In my previous post, I talked about the importance of three top-level adventure design elements: temporality, monster agendas, and overwhelming force.
Thinking about what makes a really good adventure, I thought of another key element: persistence of conflict. What this means is, really good conflicts are not just resolved in a one-room battle.
Setting these conflicts up requires the DM to think about "better", not just "more". Rather than just upping the ante in the "powergamer sweepstakes", the DM should get smarter, and more devious.
For example, to challenge your players, you could have 24 trolls hanging out in a cavern. In the next cavern, down a small passage, there would be, what... 8 wyverns? Or 3 ancient red dragons? Next to a cavern with a lich (15th level mage)? And 8 frost giants are hanging out in the adjacent cave... And 3 mind flayers in the next....
I don't know, I guess in my old age I am just looking for something more.... hmmm, not really "challenging" per se... I guess the word I am looking for is -- sophisticated.
I mean, what if the cave complex is not stocked with monsters in every cave? What if not everything wants to "fight to the death". What if the monster who lives in the cave is clever, and wants to live? So it sets up traps, and does a lot of hit and run type stuff? What if it refuses to be baited into a "final battle"?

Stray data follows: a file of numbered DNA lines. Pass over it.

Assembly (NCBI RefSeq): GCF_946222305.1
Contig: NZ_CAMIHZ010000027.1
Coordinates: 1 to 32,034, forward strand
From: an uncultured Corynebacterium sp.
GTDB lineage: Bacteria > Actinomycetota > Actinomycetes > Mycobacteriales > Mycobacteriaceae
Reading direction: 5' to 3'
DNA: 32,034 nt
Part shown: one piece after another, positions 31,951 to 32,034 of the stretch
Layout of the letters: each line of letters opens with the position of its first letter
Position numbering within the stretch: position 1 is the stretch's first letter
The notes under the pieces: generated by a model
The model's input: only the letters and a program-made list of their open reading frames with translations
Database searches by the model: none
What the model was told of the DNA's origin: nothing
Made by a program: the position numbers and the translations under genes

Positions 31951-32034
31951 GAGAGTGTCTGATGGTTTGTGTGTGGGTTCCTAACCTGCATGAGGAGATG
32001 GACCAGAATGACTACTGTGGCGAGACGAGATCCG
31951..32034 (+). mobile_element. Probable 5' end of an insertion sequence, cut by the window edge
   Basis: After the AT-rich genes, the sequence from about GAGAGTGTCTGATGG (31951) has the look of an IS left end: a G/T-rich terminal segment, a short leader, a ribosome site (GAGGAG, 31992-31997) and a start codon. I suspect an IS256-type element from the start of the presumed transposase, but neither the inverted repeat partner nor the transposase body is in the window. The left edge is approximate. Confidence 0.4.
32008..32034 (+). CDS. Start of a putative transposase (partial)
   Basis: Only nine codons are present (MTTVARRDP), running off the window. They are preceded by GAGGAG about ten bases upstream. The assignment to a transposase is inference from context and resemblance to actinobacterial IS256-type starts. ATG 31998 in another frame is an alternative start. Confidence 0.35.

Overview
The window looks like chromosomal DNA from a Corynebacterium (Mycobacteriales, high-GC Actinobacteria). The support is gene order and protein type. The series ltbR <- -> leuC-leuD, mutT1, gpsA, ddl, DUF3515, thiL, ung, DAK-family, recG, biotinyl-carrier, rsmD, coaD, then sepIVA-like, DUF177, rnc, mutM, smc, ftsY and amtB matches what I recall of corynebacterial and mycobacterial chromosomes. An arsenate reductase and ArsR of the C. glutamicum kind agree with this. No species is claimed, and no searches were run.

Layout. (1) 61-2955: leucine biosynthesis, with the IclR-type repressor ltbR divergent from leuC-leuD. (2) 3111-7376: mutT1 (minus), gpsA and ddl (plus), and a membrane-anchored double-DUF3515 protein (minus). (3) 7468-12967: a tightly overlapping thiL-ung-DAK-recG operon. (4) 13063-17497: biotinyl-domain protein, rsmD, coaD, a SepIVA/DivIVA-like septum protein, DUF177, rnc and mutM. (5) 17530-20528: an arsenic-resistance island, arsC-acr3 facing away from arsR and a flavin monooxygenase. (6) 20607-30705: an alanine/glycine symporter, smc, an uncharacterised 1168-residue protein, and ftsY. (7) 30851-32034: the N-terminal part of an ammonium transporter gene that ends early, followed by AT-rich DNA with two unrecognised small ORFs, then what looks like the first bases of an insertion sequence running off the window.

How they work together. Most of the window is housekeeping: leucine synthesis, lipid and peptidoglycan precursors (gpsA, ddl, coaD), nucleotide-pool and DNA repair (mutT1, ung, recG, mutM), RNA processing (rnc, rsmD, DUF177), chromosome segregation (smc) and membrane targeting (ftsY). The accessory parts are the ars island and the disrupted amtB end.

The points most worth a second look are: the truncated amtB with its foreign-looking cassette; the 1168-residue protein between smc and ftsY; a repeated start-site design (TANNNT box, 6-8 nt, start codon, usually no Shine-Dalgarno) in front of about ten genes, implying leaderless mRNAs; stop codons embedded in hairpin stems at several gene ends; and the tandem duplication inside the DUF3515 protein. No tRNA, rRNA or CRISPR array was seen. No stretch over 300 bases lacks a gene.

That is what I mean by "persistent conflict". Giving the players the feeling they are having to CHASE SOMETHING DOWN. Or, perhaps the opposite, that they are being STALKED, isolated, cut off, picked off one by one...
Oh no, "spending the night" in the dungeon is hardly an option now, is it, poppets? How much sleep are you going to get, knowing "that thing" is out there, scheming how to do you in, waiting for one slip up....
Game Design Implications for XP
This is one of the reasons I am not a fan of the original XP reward system. If XP is only earned for monsters slain and treasure looted, the type of game design I am talking about is highly discouraged. If the players spend the entire session dicking around with one monster, they've gained nothing, in game turns, even if they finally end up defeating it.
If you are clawing up the "blood and treasure" ladder, a cavern full of 34 trolls is exactly what you want and need!
But if you are using my "successful adventure" metric (http://oldschoolpsionics.blogspot.com/2011/02/advancement-rules-easy-way.html), just defeating one foe may be enough, if he is played in a clever and dangerous fashion.